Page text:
Personal knowledge management can also be viewed along two main dimensions, personal knowledge and personal management (Zhang 2009). Zhang has developed a model of PKM in relation to organizational knowledge management (OKM) that considers two axes of knowledge properties and management perspectives, either organizational or personal. These aspects of organizational and personal knowledge are interconnected through the OAPI process (organizationalize, aggregate, personalize, and individualize), whereby organizational knowledge is personalized and individualized and personal knowledge is aggregated and operationalized as organizational knowledge (Zhang 2009).

Criticism edit

It is not clear whether PKM is anything more than a new wrapper around personal information management (PIM). William Jones argued that only personal information as a tangible resource can be managed, whereas personal knowledge cannot (Jones 2010). Dave Snowden has asserted that most individuals cannot manage their knowledge in the traditional sense of "managing" and has advocated thinking in terms of sensemaking rather than PKM (Snowden & Pauleen 2008). Knowledge is not solely an individual product—it emerges through connections, dialog, and social interaction (see Sociology of knowledge). However, in Wright's model, PKM involves the application to problem-solving of analytical, information, social, and learning dimensions, which are interrelated (Wright 2007), and so is inherently social.

An aim of PKM is "helping individuals to be more effective in personal, organizational and social environments" (Pauleen 2009, p. 221), often through the use of technology such as networking software. It has been argued, however, that equation of PKM with technology has limited the value and utility of the concept (e.g. Pollard 2008, Snowden & Pauleen 2008).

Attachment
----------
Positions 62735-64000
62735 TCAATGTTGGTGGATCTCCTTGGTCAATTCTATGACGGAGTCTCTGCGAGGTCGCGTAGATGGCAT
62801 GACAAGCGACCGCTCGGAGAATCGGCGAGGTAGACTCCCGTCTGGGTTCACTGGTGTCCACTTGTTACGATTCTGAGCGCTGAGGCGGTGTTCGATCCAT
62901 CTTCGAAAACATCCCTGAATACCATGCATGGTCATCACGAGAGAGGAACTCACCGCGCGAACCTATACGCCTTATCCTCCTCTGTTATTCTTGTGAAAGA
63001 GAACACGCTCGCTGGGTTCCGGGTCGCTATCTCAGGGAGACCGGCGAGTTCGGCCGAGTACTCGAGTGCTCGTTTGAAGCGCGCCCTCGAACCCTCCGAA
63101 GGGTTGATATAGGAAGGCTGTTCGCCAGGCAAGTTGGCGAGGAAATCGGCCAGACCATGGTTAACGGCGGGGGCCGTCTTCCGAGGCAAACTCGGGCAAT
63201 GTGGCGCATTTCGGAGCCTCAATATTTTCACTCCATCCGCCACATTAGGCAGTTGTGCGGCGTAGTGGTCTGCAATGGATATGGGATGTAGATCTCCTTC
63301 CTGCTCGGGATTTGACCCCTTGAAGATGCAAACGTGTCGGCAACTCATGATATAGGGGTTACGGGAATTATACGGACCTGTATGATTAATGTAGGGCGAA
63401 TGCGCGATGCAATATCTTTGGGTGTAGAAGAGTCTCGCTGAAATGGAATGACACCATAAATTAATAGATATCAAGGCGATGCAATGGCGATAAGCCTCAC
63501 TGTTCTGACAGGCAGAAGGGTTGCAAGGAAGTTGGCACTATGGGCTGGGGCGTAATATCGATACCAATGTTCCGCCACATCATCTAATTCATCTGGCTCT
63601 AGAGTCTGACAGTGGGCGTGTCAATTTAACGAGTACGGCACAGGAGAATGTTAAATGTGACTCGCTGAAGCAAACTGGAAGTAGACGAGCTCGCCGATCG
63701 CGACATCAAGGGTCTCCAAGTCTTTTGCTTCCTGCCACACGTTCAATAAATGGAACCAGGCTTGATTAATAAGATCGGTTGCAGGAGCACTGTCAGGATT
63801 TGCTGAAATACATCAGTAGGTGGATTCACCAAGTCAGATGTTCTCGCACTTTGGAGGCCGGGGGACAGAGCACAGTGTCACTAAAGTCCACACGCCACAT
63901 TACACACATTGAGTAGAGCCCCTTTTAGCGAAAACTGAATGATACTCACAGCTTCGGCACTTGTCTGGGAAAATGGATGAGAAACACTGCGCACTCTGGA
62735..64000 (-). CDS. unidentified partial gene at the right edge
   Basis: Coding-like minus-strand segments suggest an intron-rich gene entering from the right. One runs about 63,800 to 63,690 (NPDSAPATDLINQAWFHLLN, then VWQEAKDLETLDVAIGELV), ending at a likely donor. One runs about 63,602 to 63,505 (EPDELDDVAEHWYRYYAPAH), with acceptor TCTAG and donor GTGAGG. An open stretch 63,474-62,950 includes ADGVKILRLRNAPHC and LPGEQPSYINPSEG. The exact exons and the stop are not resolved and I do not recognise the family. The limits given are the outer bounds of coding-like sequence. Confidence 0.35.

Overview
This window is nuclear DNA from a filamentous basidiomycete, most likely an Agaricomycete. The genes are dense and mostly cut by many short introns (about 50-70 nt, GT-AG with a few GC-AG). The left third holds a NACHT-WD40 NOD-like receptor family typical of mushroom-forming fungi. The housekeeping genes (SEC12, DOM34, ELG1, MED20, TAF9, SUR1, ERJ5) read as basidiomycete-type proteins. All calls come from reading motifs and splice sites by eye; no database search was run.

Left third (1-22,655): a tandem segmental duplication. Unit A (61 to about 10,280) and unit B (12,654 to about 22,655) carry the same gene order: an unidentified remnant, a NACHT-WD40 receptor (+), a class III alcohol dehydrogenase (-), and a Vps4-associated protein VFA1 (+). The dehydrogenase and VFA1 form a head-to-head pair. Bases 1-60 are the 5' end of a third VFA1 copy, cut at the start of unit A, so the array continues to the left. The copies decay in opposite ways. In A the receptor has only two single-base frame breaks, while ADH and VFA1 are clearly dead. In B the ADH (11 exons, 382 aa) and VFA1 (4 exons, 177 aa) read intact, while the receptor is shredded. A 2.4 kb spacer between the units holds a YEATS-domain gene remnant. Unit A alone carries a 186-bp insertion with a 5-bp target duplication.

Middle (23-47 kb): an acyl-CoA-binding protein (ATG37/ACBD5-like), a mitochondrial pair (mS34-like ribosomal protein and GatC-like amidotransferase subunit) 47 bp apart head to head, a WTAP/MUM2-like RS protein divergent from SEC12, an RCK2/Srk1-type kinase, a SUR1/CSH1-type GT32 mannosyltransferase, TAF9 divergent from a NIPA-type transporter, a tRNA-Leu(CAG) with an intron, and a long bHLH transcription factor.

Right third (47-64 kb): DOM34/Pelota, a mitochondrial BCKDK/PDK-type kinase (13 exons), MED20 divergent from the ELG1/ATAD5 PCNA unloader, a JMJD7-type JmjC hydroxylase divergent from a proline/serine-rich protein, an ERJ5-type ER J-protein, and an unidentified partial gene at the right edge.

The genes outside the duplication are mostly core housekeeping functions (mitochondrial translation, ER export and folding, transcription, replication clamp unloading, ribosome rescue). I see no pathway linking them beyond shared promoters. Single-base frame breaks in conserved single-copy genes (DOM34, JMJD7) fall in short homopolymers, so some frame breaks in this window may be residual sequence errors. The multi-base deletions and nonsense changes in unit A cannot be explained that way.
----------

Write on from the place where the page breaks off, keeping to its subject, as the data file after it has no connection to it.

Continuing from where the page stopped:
In 2012, Mohamed Chatti introduced the personal knowledge network (PKN) model to KM as an alternative perspective on PKM, based on the concepts of a personal knowledge network and knowledge ecology (Chatti 2012).

Skills edit

Skills associated with personal knowledge management include:

Tools edit

Some organizations are introducing PKM "systems" with some or all of four components:[citation needed]

  • Content management: taxonomy processes and desktop search tools that enable employees to subscribe to, find, organize and publish information that resides on their desktops
  • Just-in-time canvassing: templates and e-mail canvassing lists that enable people to identify and connect with the appropriate experts and expertise quickly and effectively
  • Knowledge harvesting: software tools that automatically collect appropriate knowledge residing on subject matter experts' hard drives
  • Personal productivity improvement: knowledge fairs and 101 training sessions to help each employee make more effective personal use of the knowledge, learning and technology resources available in the context of their work

PKM has also been linked to these tools:[citation needed]

Other useful tools include stories and narrative inquiry, decision support systems, various kinds of node–link diagram (such as argument maps, mind maps, concept maps), and similar information visualization techniques. Individuals use these tools to capture ideas, expertise, experience, opinions or thoughts, and this "voicing" will encourage cognitive diversity and promote free exchanges away from a centralized policed knowledge repository.[citation needed] The goal is to facilitate knowledge sharing and personal content management.

See also edit

References edit

External links edit